Educators’ attitudes, expectations and ideas about bilingualism play a central role regarding the stance their students will adopt towards home or first language (L1), and eventually in terms of the type of bilingualism their students will develop. On the other hand, the mapping of teachers’ potential prejudices and misconceptions about bilingualism could contribute to the design of more efficient intercultural education programs, by pinpointing those areas needing particular attention for conceptual change. The relevant literature indicates several myths circulating about bilingualism. However, there are quite a few empirical studies exploring whether and to what extent teachers in general, as well in different socio-cultural settings, hold some or most of these misconceptions.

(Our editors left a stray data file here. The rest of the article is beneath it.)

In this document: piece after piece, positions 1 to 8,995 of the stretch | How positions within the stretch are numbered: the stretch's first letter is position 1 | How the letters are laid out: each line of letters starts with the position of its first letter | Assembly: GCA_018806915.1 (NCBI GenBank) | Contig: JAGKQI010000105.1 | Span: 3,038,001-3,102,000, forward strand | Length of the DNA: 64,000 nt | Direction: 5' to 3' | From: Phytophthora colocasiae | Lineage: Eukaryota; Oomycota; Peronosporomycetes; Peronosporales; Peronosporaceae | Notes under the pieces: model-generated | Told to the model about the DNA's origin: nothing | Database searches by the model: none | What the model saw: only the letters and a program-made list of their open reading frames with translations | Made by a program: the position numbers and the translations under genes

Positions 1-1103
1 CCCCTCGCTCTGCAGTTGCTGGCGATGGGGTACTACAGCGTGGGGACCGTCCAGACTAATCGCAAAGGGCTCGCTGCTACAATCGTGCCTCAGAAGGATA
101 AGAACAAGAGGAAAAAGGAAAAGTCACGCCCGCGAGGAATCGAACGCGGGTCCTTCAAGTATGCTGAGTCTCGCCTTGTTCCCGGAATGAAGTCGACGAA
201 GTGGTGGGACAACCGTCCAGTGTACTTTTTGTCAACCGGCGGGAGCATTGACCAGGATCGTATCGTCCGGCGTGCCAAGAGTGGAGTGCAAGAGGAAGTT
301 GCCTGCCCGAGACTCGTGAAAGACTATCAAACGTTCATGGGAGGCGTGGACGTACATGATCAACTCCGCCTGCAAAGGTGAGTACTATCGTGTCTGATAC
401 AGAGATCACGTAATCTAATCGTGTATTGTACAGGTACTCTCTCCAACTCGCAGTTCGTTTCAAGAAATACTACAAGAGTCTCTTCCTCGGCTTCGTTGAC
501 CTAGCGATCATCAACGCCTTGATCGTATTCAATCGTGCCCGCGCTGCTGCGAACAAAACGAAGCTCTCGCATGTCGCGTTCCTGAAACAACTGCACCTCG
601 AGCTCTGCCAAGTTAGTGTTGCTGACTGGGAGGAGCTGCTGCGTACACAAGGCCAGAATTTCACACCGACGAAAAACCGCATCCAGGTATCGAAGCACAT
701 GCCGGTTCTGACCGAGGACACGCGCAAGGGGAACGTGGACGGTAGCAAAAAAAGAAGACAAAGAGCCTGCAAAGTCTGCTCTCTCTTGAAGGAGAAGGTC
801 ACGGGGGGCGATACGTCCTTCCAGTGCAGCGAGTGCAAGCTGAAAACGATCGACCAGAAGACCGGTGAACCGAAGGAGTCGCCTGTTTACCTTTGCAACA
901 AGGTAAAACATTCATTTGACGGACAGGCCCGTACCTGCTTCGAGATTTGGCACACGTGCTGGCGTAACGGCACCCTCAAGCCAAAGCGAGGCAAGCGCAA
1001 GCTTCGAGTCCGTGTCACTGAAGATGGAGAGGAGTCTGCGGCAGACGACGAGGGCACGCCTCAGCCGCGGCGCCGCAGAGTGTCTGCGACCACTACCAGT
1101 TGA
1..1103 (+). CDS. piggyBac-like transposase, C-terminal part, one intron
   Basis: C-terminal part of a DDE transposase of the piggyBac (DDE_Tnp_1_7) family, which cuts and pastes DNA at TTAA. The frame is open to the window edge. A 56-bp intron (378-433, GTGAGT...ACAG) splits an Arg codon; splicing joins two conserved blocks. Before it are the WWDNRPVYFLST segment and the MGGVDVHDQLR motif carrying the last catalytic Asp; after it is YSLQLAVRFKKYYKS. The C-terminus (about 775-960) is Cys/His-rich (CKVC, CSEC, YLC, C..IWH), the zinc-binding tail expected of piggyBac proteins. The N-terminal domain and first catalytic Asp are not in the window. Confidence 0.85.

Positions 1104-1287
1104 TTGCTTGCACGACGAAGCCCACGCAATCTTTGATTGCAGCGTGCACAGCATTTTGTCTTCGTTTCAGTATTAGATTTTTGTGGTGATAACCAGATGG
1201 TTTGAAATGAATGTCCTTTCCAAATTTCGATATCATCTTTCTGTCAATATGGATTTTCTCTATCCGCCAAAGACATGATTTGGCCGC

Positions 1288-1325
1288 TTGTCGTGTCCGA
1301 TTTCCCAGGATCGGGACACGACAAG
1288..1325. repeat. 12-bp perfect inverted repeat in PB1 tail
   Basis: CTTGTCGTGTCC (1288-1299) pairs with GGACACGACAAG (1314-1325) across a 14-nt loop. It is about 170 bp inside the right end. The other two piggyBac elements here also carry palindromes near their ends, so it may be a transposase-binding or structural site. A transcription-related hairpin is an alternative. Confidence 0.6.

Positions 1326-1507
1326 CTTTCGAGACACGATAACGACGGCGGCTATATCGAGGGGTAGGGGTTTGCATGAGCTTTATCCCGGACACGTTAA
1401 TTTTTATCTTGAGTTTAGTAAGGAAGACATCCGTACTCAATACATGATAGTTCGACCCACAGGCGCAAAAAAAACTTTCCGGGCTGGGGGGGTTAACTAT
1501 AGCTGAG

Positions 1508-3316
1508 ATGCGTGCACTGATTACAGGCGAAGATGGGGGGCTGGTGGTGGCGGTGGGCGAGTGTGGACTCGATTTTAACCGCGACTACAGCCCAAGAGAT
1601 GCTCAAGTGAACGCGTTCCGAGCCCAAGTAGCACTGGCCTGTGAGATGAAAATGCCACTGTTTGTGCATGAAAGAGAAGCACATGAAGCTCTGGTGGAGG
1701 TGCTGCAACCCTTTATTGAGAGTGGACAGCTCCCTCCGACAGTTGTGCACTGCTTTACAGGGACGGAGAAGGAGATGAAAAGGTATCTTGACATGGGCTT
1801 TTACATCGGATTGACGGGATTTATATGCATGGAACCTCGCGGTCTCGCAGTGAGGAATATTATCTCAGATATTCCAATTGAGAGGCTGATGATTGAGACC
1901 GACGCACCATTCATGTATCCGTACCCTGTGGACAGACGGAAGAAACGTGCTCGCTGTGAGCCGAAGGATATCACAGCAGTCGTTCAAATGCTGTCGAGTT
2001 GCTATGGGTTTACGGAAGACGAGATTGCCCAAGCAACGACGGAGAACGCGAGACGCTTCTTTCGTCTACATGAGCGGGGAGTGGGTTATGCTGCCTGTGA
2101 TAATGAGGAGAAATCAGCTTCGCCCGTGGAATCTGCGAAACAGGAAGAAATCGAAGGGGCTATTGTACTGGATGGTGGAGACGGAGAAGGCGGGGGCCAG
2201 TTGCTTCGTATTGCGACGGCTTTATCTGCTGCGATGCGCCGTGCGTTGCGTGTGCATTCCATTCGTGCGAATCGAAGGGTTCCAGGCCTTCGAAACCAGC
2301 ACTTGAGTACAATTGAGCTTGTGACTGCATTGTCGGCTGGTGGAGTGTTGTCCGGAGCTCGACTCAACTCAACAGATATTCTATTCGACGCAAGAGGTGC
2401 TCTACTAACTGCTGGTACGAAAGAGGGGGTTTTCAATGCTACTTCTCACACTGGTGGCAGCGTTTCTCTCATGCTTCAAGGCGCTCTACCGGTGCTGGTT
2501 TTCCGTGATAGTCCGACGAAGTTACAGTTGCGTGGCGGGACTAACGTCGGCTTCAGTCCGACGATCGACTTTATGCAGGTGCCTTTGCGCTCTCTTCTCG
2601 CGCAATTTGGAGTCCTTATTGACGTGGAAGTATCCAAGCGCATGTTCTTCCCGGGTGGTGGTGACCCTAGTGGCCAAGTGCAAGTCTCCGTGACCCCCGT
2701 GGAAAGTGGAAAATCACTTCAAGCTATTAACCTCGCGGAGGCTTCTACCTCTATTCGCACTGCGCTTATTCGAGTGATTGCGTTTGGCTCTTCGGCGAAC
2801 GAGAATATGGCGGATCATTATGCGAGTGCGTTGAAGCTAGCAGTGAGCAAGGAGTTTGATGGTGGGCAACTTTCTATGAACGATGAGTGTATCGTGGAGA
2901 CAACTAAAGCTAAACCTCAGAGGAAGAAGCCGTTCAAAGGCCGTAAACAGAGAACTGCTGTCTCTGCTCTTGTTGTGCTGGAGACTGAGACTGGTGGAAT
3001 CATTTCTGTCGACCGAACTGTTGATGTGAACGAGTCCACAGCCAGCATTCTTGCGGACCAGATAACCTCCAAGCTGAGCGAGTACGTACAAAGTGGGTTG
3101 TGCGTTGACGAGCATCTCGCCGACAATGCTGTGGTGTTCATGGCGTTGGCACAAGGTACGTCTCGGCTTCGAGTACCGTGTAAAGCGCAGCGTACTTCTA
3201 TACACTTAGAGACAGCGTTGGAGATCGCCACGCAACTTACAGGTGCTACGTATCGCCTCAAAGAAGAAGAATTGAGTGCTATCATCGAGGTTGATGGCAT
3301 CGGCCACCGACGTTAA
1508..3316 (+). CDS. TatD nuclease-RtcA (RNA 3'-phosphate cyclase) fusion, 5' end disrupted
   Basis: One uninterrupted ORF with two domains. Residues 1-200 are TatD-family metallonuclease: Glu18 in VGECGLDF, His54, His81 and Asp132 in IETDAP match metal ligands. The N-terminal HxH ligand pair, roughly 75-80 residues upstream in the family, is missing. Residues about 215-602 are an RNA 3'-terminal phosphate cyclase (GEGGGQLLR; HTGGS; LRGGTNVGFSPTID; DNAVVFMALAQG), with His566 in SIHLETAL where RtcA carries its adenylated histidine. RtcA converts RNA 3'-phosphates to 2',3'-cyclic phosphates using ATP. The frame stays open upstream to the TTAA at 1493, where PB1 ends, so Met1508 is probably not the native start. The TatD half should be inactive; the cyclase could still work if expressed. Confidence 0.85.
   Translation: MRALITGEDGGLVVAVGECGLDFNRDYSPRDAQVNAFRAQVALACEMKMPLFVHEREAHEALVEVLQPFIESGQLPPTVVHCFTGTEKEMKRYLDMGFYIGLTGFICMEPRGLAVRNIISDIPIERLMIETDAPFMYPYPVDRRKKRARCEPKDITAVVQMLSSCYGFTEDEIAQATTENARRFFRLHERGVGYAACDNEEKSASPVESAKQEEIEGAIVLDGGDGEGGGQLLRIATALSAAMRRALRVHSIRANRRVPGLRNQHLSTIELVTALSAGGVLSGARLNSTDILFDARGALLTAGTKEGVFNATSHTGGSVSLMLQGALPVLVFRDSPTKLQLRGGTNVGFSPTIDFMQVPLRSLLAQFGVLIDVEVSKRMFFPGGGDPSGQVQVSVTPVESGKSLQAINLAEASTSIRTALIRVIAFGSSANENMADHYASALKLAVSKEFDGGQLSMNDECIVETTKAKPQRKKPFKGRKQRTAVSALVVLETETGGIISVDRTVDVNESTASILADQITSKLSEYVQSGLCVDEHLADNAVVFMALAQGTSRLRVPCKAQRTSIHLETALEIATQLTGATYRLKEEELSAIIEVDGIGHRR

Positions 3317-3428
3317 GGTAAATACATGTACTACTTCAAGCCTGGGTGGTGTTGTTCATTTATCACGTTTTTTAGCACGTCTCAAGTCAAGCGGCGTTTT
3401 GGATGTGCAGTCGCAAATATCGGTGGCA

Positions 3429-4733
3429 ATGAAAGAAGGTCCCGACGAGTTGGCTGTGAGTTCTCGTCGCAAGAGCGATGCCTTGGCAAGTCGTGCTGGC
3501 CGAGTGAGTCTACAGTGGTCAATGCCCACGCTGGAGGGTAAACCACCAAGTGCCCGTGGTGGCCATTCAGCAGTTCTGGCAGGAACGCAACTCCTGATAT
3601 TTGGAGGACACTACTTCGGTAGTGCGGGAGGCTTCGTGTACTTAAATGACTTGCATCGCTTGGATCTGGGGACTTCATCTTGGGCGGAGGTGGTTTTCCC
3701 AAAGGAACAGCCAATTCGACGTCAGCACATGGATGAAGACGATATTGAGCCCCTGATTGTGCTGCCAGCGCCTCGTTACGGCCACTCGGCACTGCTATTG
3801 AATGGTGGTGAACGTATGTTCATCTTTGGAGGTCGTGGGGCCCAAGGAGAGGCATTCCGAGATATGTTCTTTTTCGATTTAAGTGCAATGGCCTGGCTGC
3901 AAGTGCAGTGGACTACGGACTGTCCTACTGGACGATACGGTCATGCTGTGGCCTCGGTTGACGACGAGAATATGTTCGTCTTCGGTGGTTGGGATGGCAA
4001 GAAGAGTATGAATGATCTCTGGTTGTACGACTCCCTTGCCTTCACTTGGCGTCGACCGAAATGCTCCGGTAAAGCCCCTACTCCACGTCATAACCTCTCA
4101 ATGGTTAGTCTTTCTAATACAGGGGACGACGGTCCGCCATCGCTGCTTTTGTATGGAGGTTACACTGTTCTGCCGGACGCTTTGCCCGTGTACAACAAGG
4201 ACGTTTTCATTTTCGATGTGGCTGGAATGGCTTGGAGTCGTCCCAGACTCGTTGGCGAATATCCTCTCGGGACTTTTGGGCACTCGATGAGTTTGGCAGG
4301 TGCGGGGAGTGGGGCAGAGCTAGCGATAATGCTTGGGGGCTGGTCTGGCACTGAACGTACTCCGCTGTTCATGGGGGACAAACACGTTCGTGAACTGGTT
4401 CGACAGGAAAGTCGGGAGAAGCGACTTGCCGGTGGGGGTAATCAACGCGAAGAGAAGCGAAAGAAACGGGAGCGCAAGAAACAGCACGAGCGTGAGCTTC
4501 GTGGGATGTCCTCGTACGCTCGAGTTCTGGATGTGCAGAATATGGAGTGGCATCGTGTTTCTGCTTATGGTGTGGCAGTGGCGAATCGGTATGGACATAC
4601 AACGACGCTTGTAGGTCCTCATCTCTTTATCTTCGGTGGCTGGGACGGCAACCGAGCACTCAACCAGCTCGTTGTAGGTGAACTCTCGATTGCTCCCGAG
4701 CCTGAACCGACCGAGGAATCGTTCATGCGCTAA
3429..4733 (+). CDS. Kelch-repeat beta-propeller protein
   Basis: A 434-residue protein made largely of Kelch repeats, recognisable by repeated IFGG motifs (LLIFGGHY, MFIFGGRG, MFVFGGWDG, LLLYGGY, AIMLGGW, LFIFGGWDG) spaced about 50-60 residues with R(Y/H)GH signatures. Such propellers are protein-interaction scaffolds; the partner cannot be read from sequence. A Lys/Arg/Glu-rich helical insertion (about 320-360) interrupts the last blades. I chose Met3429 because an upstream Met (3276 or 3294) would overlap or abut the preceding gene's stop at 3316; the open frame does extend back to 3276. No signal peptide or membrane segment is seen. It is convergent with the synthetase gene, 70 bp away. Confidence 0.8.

In the present study we draw upon the teaching experience gained from two intercultural education training programs for pre- and in-service teachers organized by the University of Thessaly (Volos, Greece). It is noteworthy that although teachers form a widely heterogeneous group (i.e. geographical background, years of teaching experience, working either in primary or in secondary schools, subjects taught), most of them seem to share the same misconceptions about bilingualism. This signals Greek society’s immaturity in issues of bilingualism.